or that have by any discourses discovered themselves to be disaffected to the present established government either in church or state ; or that have been the authors or publishers of any seditious libels; or that shall not, in all things, duly conform themselves to the present established government. And being fully satisfied, as well by the clear evidence of the late horrid plot [Lord Russell's] as by their own long and sad experience, that the non-conformist preachers are the authors and fomenters of this pestilent faction, and the implacable enemies of the established government, and to whom the late execrable treasons, which have had such dismal effects in this kingdom, are principally to be imputed ; and wbo, by their present obstinate refusing to take and subscribe an oath and declaration, that they do not hold it lawful to take up arms against the king, and that they will not endeavour any alteration of government in church or state; do necessarily enforce us to conclude, that they are still ready to engage themselves (if not actually engaged) in some rebellious conspiracy against the king, and to invade and subvert his government: Wherefore," say they, “we resolve in every parish, in this county, to leave strict warrants in the hands of all constables, for the seizing of such persons. And, as an encouragement to all officers and others that shall be instrumental in the apprehending of any of them, so as they may be brought to justice, we will give and allow forty shillings, as a reward for every non-conformist preacher that shall be so secured. And we resolve to prosecute them, and all other such dangerous enemies of the government, and common absenters from church, and frequenters of conventicles, according to the directions of a law made in the five
time, in the eyes of the majority of the peo
and-thirtieth year of the reign of queen Elizabeth, entitled, An Act for keeping her Majesties subjects in due obedience. "This order, which will appear a very cruel one to most readers, was happy enough, however, to meet with the approbation and applause of the right reverend diocesan ; who, as he tells the world, that the continued care of his majesties justices of the peace for the county of Devon, for the safety of his majesties sacred person, the preservation of the publick peace, and advancement of true religion, may be fuller known, and have a better effect, ordered and required all the clergy of his diocese, within the county of Devon, deliberately to publish this order the next Sunday after it should be tendered to them."- If any one is desirous of knowing the name of such a wretch, it was Lamplugh.- The Middlesex justices, at the general quarter sessions, Oct. 14, 1681, declared, " that all house-keepers, within the county, who kept ale-houses, and other publick-houses for entertainment, by virtue of any licence, and should not go to their parish-church, and receive the sacrament according to the practice of the Church of England, or should go to any conventicle, should have their licenses taken from them.”— They also farther declared, “ that if the churchwardens and overseers of the poor should dispose of any of the parish money by way of pension, or otherwise, to poor people who frequent conventicles, and do not come to their parish-church, and receive the sacrament there (except in case of sickness and necessity to be allowed by a justice of peace), the money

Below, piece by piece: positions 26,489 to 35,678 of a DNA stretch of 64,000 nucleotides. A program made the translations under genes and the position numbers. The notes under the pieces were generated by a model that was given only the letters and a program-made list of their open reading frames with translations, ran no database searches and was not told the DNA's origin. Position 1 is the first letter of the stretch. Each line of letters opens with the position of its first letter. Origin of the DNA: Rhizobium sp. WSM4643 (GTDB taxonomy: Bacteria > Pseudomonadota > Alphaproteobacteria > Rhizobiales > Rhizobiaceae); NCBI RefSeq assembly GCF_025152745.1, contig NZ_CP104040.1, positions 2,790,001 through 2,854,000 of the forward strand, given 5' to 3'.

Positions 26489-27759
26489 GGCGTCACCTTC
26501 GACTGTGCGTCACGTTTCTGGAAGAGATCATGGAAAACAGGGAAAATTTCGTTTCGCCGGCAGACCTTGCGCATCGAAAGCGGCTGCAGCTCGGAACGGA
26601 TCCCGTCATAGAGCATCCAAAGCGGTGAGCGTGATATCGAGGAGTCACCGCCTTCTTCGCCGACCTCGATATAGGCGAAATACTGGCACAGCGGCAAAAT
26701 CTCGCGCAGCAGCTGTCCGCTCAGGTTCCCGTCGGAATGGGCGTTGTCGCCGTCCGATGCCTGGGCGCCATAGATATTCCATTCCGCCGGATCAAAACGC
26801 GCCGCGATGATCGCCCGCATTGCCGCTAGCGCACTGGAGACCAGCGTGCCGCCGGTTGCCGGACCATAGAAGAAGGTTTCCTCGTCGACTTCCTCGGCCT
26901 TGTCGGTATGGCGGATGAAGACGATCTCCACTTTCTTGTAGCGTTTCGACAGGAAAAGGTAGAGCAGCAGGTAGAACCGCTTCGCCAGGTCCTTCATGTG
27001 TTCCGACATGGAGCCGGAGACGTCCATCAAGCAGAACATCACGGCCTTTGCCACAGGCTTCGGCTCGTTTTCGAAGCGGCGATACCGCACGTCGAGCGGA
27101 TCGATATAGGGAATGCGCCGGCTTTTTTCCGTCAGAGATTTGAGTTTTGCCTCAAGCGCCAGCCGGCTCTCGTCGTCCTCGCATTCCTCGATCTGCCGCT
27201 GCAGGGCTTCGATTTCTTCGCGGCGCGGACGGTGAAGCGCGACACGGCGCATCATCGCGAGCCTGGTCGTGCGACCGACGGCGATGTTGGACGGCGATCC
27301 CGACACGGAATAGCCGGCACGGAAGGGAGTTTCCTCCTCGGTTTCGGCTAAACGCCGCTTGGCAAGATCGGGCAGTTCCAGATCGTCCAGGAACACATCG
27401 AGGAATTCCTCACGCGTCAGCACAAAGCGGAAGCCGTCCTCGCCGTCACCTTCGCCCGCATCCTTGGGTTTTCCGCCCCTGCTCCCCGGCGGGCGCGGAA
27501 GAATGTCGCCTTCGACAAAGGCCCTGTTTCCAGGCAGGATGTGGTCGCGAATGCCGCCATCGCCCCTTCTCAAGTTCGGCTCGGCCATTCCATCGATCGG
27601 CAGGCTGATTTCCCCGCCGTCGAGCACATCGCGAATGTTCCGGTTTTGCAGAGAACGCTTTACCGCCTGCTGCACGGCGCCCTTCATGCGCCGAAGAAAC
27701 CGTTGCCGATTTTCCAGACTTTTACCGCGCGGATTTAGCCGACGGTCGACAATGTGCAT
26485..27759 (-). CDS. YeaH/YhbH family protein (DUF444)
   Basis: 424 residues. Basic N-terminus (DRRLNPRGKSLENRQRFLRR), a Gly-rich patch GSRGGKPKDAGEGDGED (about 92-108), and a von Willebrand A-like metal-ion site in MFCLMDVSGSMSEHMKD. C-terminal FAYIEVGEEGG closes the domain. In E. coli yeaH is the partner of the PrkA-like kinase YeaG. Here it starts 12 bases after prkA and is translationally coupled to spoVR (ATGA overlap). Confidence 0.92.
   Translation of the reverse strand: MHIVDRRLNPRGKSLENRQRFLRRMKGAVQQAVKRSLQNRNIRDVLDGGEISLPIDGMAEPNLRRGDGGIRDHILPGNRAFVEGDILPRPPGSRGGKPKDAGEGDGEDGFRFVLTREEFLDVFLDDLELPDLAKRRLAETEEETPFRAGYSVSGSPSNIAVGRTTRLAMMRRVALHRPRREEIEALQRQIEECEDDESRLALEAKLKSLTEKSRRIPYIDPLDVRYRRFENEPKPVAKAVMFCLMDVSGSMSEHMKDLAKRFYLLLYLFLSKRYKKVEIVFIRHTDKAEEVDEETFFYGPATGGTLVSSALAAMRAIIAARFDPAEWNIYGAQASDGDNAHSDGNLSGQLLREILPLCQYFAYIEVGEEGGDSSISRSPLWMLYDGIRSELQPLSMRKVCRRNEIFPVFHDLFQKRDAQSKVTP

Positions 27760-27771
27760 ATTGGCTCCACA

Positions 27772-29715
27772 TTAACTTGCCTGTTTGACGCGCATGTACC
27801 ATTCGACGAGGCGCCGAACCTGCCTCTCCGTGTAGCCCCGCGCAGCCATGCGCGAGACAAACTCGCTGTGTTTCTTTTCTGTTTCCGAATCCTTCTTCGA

See the Dedication to Long's Sermon on the Original of War. 4to. Lond. 1684.
ple, were now again introduced ; conformity
paid to such people should not be allowed by the justices in the accounts of the churchwardens and overseers of the poor, because such persons who never come to the parish-church, ought not to be reckoned of the parish.”— This order was so acceptable to the king, that his majesty thanked the justices for ita.
Dr. Pope tells us, “that bishop Ward was for the act against conventicles, and laboured much to get it pass, not without the order and direction of the greatest authority, both civil and ecclesiastical, not out of enmity to the dissenters persons, as they unjustly suggested, but of love to the repose and welfare of the government: for he believed if the growth of them were not timely suppressed, it would either cause a necessity of a standing army to preserve the peace, or a general toleration; which would end in popery, whither all things then had an apparent tendency. That act had this effect: it shewed the dissenters were not so 'numerous and considerable as they gave themselves out to be, designing thereby to make the government believe it was impracticable to quell them; for where this act was duly executed, it put an end to their meetings, as it was evident in his diocese : for in Salisbury there was not one conventicle left; and but a few in the skirts of Wiltshire bordering upon Somerset, where, for want of a settled militia, by reason of the non-age of the duke of Somerset, the lord-lieutenant of that county, they sometimes met in woods ; but, upon complaint, their meetings were suppressed, and his majesty was pleased to own and accept this as good service to the publick, and to encourage the
. Gazette, No. 1660.